Something For Kate should be held with the highest regard for what makes the city of Melbourne so great, alongside our coffee, world-class research facilities, and richly diverse communities. The trio was formed in Melbourne in 1994, with singer and lead guitarist, Paul Dempsey; drummer Clint Hyndman, and Julian Carroll on bass guitar. After the release of the band’s 1997 debut album, Elsewhere for 8 Minutes, Carroll left the band after recently getting married and relocating to rural Australia. He was then replaced by Toby Ralph, who wasn’t the best fit for Something For Kate. In 1998, Stephanie Ashworth joined the band after the disbandment of the short-lived indie rock band, Sandpit. Upon early recording sessions with the lineup of Dempsey, Hyndman, and Ashworth, Dempsey remarked, “We’ve just been lucky because we’ve got this really natural chemistry between the three of us… We’ve finally got the right combination of people and we’re collaborating the way a band should.”
To date, Something For Kate has released seven albums. The first album recorded with Ashworth on bass, Beautiful Sharks (1999) reached the top 10 of the ARIA Albums Chart; as did Echolalia (2001) and Leave Your Soul to Science (2012). The Official Fiction (2003) and Desert Lights (2006) sat pretty atop the ARIA Albums Chart. Their first album in eight years, The Modern Medieval; released last month, debuted at #4 on the Albums Chart. I chatted with Stephanie Ashworth on a surprisingly chilly day in Melbourne last week, and it’s a conversation I won’t soon forget.
Stephanie Ashworth doesn’t hail from a musical family. At age 10, she was obsessed with Siouxsie and the Banshees, The Smiths, and The Cure. “I think my parents hated them. I think my parents were horrified,” she laughs. “My brother’s friend used to bring over all the latest 7” singles, and they were all these great bands. I used to be that annoying little sister and put my ear up to my brother’s bedroom door and listen to what they were listening to. That’s how I discovered all these bands and then went off on my journey of discovery of alternative and punk music.” Behold, the moment that kickstarted her obsession with music. “Luckily for me, the bass guitar was so prominent in those bands. It was such a big part of a band like The Cure.” Today, you can find Ashworth, Dempsey, and Hyndman enjoying anything by St. Vincent, Phoebe Bridgers’ acclaimed sophomore album, Punisher, and Taylor Swift’s folklore (same).
“I think that Phoebe is brilliant,” Ashworth continues. “[Her] lyrics are almost reaching from your subconscious, they’re just honest. It’s like, ‘This is what’s happening, and I’m not going to put it through a filter for you.’ I enjoy that about her.” Of course, alongside heart-wrenching, often funny stories, Bridgers is known for her beautiful melodies. As is Father John Misty. Ashworth notes, “I found Father John Misty a few years ago. At first, I was like, ’This is confessional’. But then, after a few listens, I found it intensely humorous and enjoyed it. His style just works for me.”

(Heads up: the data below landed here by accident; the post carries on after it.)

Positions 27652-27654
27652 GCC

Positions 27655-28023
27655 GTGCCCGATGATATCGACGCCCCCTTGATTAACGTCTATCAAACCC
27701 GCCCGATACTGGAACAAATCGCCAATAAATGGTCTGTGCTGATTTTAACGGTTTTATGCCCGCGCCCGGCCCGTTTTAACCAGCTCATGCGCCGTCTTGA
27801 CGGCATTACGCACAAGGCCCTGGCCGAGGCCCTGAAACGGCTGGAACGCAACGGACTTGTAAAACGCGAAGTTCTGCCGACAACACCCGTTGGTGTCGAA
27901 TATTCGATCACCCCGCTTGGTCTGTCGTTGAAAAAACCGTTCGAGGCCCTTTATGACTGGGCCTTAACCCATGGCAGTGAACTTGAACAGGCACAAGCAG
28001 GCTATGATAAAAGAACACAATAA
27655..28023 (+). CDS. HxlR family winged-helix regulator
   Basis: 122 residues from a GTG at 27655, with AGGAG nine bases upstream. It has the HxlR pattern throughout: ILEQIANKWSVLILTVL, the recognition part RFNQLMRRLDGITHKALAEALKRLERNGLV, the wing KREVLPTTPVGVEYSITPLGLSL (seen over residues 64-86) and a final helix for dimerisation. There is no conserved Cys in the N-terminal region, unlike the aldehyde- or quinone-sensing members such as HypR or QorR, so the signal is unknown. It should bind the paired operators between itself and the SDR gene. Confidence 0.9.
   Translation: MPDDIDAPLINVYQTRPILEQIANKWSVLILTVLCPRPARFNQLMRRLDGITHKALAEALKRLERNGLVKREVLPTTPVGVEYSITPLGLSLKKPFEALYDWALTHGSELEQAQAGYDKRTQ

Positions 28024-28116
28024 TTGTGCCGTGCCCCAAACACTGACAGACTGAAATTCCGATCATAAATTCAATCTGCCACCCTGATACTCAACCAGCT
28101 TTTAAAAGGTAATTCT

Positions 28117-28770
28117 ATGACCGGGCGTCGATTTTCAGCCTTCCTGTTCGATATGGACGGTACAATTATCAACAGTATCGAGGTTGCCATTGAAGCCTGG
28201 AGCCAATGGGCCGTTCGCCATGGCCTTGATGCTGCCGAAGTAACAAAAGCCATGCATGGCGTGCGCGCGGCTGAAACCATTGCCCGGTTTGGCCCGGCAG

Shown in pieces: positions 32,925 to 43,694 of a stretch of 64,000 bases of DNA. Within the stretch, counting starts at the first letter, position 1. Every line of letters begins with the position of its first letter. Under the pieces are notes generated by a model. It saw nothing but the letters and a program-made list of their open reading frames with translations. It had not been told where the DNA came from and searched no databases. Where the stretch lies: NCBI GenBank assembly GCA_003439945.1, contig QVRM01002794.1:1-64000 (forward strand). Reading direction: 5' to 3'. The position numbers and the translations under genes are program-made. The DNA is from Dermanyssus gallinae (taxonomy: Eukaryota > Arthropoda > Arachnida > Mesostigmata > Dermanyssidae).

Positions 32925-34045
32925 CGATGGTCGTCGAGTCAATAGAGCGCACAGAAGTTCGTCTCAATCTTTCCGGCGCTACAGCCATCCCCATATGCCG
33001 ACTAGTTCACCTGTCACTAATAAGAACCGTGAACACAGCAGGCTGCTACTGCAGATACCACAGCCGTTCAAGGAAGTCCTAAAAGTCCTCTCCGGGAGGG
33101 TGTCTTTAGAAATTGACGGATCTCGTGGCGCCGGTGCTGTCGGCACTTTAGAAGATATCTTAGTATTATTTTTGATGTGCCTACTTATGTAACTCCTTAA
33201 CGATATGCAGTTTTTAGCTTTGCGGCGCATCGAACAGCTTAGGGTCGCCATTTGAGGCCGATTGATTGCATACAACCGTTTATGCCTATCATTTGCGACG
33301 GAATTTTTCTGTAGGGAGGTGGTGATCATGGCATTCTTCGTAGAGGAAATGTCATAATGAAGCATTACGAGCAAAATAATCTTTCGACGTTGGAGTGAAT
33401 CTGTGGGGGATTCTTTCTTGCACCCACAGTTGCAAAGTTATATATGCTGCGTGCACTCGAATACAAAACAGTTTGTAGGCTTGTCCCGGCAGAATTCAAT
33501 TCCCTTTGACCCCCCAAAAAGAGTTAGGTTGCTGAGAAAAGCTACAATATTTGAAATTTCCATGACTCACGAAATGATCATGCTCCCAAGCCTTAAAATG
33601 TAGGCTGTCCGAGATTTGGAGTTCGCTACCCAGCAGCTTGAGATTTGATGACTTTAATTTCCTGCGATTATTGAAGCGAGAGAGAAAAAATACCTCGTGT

As a band, Something For Kate came from grassroots beginnings. They were interviewed by writers of music zines and university papers. More often than not, as bands get bigger and bigger, they stopped working with those outlets and only spoke to big newspapers. “I feel that it’s really sad to forget about where you came from, and having these conversations with new writers is just as important to me as talking to (national daily newspaper) The Age.” Stephanie Ashworth isn’t one to simply forget her humble beginnings.
The critical acclaim of The Modern Medieval isn’t lost on Ashworth. However, she doesn’t follow what’s said about the band too closely. “[Reading critical reception] kind of does my head in two. I learned that very early on.” Upon asking what it’s been like to release a new album in 2020, she chuckles. “Well, it’s quite a loaded question, isn’t it? It’s not the ideal scenario to release a record. Normally, we would put out a single, do a tour, then another single, and then tour the album.” For all artists, it’s been a supremely limited year that has opened up a new frontier for everyone. “[The album] did get delayed, it was supposed to come out in the middle of the year, but we did ultimately decide to release it in the strange times that we’re in because we felt that people need music during this period.” It isn’t the best timing for the band, but fans are grateful to have something to be excited about.
My favorite track on the album, “Come Back Before I Come Back To My Senses” is a bombastic rock track with Dempsey’s signature wordy verses; Ashworth on backing vocals, and the band firing on all cylinders. It was also the last song to be written for the record. “To be honest, it was a tricky one,” she says. “We were writing, and we drafted and redrafted. That process continues on ad nauseam for a year, two years.” However, the band kept coming back to it. “We obsess over every detail of the music. So it’s kind of scary for us to take something unfinished into this year… luckily, it finally revealed itself, I suppose, in the studio, right towards the end.”